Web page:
Stocks plunged and oil prices surged by more than $8 per barrel Thursday after Russian President Vladimir Putin launched military action in Ukraine, prompting Washington and Europe to vow sanctions on Moscow that may roil the global economy.
Market benchmarks in Europe and Asia fell by more than 4% as traders tried to figure out how large Putin’s incursion would be and the scale of Western retaliation. Wall Street futures sank, indicating that U.S. shares were likely to retreat after trading opens.
Energy prices surged, fueling inflation fears. The spot price in Europe for natural gas, for which the continent relies on Russia to supply, jumped as much as 31%.
Brent crude oil jumped above $100 per barrel in London for the first time since 2014 on unease about possible disruption of supplies from Russia, the No. 3 producer. Benchmark U.S. crude briefly surpassed $98 per barrel. Prices of wheat and corn also jumped.
The ruble sank 7.5% against the dollar.
Financial markets are in a “flight to safety and may have to price in slower growth” due to high energy costs, Chris Turner and Francesco Pesole of ING said in a report.
In Brussels, the president of the European Commission said Thursday the 27-nation European Union planned “massive and targeted sanctions” on Russia.
“We will hold President Putin accountable,” Ursula von der Leyen said.
The FTSE 100 in London fell 3.1% to 7,263.75 after Europe awakened to news of explosions in the Ukrainian capital of Kyiv, the major city of Kharkiv and other areas. The DAX in Frankfurt plunged 4.8% to 13,936.29 and the CAC in Paris lost 4.5% to 6,472.93.
Moscow’s stock exchange briefly suspended trading on all its markets on Thursday morning. After trading resumed, the rouble-denominated MOEX stock index and dollar-denominated RTS index both tumbled by about a third.
The futures for Wall Street’s benchmark S&P 500 index and the Dow Jones Industrial Average were off by more than 2%.
That was on top of Wednesday’s 1.8% slide for the S&P 500 to an eight-month low after the Kremlin said rebels in eastern Ukraine had asked for military assistance. Moscow had sent soldiers to some rebel-held areas after recognizing them as independent.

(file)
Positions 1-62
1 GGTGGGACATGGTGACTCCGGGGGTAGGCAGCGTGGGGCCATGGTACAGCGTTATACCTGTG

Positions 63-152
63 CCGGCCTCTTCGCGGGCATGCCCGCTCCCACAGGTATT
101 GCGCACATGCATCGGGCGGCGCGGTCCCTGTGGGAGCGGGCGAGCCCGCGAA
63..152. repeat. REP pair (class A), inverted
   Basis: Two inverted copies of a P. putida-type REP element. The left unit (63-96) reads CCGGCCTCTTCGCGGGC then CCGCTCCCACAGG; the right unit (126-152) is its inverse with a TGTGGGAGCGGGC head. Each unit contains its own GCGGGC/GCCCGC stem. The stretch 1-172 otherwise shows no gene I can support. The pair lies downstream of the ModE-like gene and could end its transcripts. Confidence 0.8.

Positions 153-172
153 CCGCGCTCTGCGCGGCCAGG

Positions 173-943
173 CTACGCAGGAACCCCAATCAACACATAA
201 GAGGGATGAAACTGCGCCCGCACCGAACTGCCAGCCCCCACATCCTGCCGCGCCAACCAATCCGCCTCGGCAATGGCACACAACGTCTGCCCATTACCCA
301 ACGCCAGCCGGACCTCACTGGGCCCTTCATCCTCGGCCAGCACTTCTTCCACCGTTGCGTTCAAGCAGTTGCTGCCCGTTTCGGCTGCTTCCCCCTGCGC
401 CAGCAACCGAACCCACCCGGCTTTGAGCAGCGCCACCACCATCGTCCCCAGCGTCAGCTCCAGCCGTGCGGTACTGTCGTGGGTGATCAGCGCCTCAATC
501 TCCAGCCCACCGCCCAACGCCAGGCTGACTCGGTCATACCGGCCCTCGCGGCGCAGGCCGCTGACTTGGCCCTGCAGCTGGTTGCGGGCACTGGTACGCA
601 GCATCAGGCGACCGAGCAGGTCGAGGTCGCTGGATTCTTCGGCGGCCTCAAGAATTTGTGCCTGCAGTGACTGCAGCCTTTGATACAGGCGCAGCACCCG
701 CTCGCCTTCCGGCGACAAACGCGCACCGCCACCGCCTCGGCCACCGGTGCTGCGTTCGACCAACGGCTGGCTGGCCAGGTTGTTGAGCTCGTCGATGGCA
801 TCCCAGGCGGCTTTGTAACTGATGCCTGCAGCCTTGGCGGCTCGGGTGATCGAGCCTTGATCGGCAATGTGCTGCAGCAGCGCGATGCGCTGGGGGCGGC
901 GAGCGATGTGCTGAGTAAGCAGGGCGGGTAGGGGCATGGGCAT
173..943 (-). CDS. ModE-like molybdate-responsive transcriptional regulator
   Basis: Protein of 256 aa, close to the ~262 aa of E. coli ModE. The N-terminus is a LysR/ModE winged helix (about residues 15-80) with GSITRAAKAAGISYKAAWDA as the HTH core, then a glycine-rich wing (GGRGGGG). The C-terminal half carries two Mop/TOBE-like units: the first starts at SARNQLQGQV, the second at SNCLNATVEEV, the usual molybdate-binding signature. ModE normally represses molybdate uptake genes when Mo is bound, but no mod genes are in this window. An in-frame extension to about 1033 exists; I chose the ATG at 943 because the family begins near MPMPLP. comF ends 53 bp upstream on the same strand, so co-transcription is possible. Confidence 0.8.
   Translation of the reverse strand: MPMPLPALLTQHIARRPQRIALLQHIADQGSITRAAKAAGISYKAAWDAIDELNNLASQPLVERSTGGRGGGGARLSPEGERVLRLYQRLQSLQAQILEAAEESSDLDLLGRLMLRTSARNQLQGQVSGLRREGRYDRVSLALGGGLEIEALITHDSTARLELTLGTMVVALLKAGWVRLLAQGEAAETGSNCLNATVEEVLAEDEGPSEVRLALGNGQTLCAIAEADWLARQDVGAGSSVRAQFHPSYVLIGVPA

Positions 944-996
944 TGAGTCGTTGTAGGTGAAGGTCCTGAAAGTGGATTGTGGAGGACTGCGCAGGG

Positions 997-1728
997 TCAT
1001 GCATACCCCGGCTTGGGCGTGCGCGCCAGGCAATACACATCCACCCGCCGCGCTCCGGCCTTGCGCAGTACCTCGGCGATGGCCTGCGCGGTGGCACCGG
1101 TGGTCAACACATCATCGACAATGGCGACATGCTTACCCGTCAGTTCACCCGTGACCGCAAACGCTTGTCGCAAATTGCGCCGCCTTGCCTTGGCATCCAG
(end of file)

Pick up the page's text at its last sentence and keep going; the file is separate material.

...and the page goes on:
Putin said Russia had to protect civilians in eastern Ukraine, a claim Washington had predicted he would make to justify an invasion.
President Joe Biden denounced the attack as “unprovoked and unjustified” and said Moscow would be held accountable, which many took to mean Washington and its allies would impose additional sanctions.
Putin accused them of ignoring Russia’s demand to prevent Ukraine from joining NATO and to offer Moscow security guarantees.
Washington, Britain, Japan and the EU earlier imposed sanctions on Russian banks, officials and business leaders.
Additional options include barring Russia from the global system for bank transactions.
The price for oil on international markets smashed through $100 per barrel while benchmark U.S. crude flirted with that level.
West Texas Intermediate soared $7.65 to $99.75 per barrel in electronic trading on the New York Mercantile Exchange. The contract fell 25 cents to $92.10 on Wednesday.
Brent crude advanced $8.48 to $105.32 per barrel in London to its highest level since 2014. It lost 20 cents to $94.05 the previous session.
In Asia, the Nikkei 225 in Tokyo fell 1.8% to 25,970.82 and the Hang Seng in Hong Kong lost 3.2% to 22,901.56. The Shanghai Composite Index shed 1.7% to 3,429.96.
Asian economies face lower risks than Europe does, but those that need imported oil might be hit by higher prices if Russian supplies are disrupted, forecasters say.
Investors already were uneasy about the possible impact of the Federal Reserve’s plans to try to cool inflation by withdrawing ultra-low interest rates and other stimulus that boosted share prices.
The dollar weakened to 114.78 yen from Wednesday’s 114.98 yen. The euro fell to $1.1161 from $1.1306.